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Mariko Mori

Cosmic pods, stone circles, and the iridescence of invisible light with the Japanese artist

Exuding serenity and dressed all in white, Mariko Mori is a bit like one of her own artworks. The installations, videos, sculptures and photographs she has been making over the past 18 years could have been dropped from another dimension. Hers is a world of digitally inner-lit pods and films of floating gods, that has been a large influence on the digital aesthetic of a younger generation – the fluidity innate in her work is reflected in everything from Marc Newson’s design work to Daniel Swan’s 3D imaging. In the past decade she has focused on increasingly ambitious installation projects that fuse engineering, architecture, science and art. Speaking to Dazed during a brief visit to London, in advance of her upcoming exhibition at the Royal Academy’s new RA Now space, Mori talks about her fascination with prehistory, nature and pods.

This is the first exhibition you have put on in London in over a decade. What are you going to be making for the Royal Academy?
Mariko Mori: I had an exhibition at the Royal Academy – Apocalypse (which also included work from the Chapman brothers, Mike Kelley and many others) – in 2000. I’m showing work from afterwards, that I’m actually producing at the moment.

After Apocalypse, the speed of your work seemed to slow down. Were you just focusing?
Mariko Mori: After ‘Dream-Temple’ (from Apocalypse), I produced a work called ‘Wave UFO’, a large-scale installation. Then I shifted the direction of my work. I was very inspired by prehistoric objects and archaeological sites, so I did some fieldwork. It’s quite different. There has been a change.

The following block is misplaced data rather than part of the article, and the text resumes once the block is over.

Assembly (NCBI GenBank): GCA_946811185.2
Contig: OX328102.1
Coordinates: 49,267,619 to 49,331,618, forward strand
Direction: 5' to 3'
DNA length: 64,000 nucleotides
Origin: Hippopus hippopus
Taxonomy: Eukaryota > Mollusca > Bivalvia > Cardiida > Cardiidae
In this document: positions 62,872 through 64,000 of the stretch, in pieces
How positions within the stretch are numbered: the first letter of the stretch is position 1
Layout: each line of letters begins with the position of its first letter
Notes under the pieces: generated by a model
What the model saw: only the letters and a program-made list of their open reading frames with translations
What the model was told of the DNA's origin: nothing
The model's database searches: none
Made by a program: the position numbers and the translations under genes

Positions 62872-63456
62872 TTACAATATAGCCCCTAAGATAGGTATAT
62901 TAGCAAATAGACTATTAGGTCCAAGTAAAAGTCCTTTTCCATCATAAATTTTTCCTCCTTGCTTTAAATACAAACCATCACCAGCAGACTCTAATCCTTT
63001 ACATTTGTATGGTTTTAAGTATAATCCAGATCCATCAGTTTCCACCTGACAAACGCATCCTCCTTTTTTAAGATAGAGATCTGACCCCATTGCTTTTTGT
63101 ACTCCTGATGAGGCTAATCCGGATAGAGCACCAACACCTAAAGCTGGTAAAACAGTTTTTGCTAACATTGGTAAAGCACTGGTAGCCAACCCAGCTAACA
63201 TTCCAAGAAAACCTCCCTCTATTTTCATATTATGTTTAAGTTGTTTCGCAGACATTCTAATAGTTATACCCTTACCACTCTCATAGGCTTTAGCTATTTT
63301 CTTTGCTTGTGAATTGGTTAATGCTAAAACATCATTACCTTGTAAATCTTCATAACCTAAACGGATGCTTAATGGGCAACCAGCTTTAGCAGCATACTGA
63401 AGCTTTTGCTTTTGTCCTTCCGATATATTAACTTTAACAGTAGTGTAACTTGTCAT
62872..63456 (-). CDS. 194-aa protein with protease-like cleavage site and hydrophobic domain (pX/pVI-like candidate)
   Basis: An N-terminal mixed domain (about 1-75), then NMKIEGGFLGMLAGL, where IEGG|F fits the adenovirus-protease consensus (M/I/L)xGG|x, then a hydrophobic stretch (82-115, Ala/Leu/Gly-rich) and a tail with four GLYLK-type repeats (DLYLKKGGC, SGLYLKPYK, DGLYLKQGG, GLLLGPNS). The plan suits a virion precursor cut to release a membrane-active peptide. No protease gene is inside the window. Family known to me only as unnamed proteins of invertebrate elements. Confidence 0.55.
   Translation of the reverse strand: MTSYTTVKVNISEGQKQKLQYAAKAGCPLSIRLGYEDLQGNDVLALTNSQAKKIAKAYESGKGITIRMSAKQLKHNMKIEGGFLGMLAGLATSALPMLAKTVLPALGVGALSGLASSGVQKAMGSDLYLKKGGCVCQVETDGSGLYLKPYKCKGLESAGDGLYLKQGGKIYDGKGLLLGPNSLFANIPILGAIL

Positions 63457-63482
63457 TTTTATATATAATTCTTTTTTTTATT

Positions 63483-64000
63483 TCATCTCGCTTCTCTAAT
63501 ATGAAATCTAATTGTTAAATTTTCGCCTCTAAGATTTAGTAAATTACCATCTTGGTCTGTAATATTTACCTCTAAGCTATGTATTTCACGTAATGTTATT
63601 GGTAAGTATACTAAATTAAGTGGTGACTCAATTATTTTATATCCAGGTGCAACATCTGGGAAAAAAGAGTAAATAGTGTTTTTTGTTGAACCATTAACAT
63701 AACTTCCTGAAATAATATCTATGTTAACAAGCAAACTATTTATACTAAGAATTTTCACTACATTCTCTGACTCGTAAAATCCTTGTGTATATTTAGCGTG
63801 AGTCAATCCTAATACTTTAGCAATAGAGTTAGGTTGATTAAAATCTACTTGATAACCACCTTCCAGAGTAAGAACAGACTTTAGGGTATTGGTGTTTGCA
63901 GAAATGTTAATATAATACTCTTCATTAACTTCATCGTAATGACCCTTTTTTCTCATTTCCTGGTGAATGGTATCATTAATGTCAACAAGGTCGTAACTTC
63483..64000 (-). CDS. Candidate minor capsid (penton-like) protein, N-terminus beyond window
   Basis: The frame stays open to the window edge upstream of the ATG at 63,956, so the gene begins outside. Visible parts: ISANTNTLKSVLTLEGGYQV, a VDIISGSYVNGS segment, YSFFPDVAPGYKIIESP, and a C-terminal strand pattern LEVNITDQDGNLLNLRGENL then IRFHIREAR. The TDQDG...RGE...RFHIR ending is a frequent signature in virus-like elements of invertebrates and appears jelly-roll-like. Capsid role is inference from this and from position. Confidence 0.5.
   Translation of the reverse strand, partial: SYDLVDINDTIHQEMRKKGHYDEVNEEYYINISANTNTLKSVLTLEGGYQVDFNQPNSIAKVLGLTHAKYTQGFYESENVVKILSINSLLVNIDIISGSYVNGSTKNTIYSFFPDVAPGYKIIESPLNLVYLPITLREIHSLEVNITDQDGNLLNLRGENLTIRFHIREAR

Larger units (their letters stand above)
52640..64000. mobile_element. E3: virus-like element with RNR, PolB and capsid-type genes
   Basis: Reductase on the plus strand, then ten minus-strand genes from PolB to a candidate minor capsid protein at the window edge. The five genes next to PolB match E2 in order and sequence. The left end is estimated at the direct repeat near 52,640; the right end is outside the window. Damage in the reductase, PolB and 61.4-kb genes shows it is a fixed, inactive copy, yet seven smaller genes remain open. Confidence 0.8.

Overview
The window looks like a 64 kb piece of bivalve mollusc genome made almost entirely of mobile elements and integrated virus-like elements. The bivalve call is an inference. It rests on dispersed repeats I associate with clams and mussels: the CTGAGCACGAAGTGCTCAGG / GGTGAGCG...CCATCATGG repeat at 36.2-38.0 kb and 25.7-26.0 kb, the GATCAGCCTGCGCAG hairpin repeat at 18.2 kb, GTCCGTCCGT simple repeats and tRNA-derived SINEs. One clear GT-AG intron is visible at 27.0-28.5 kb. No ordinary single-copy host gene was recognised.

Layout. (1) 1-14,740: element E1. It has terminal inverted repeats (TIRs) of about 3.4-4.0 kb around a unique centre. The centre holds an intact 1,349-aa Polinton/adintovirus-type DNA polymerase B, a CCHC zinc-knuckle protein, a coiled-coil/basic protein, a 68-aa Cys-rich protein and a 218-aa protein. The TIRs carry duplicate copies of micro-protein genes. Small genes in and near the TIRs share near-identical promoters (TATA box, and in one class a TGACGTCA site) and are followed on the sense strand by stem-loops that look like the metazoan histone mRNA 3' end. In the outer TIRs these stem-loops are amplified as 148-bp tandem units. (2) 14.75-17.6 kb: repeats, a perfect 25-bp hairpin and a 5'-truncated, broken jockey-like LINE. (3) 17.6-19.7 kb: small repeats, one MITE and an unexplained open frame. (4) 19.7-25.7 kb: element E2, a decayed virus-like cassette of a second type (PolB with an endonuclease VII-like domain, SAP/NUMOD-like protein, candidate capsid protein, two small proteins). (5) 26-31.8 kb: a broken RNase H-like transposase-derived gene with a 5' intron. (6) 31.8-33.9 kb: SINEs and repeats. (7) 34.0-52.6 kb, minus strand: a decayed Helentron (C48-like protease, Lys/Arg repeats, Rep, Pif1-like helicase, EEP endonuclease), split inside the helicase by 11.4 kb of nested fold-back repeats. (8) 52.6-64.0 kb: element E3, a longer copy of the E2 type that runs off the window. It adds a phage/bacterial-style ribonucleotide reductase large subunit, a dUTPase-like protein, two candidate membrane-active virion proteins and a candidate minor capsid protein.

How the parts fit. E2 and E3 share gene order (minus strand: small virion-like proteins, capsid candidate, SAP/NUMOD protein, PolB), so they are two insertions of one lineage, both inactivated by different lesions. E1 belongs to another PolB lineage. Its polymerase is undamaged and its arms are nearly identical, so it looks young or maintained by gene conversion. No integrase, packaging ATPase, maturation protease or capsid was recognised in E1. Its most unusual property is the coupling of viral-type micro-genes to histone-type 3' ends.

What do you find interesting about prehistoric references?
Mariko Mori: I started to do some fieldwork all over Japan and especially the (time period) called Jomon, 14,000 BC to 300 BC. I also started to travel in England, and I went to Orkney in Scotland and saw the stone circles. It seems to me that there was so much power in that time period. There seems to be a parallel across the world and I found it universal. We don’t find anything universal in our beliefs in (today’s) world, while it seems to me that at that time, we shared the same religion. Also, in modern society we have created a distance between ourselves and nature, so we’ve lost this sense that our remote ancestors had. Because of the lack of that relationship we find ourselves disconnected and unbalanced – we are not taking seriously our responsibility to be caretakers. I want to reintroduce the idea that at one time we had a deep connection with nature.

Much of your work is influenced by technology. How do the futuristic and the deep past connect for you?
Mariko Mori: I still use technology in my work. Technology is another language or vocabulary for art that we can utilise to express ideas, even though the idea was inspired by ancient or prehistory. I think it’s a natural way of expanding our vocabulary. I’m sure in the Renaissance, they would invent new things and then re-use these inventions in their work – it’s a natural progression. We need to imagine what we need in our society and what we need for ourselves and then create new technology.

What do you find interesting about working in a public space, like the sculpture project you are creating by the sea in Okinawa in Japan?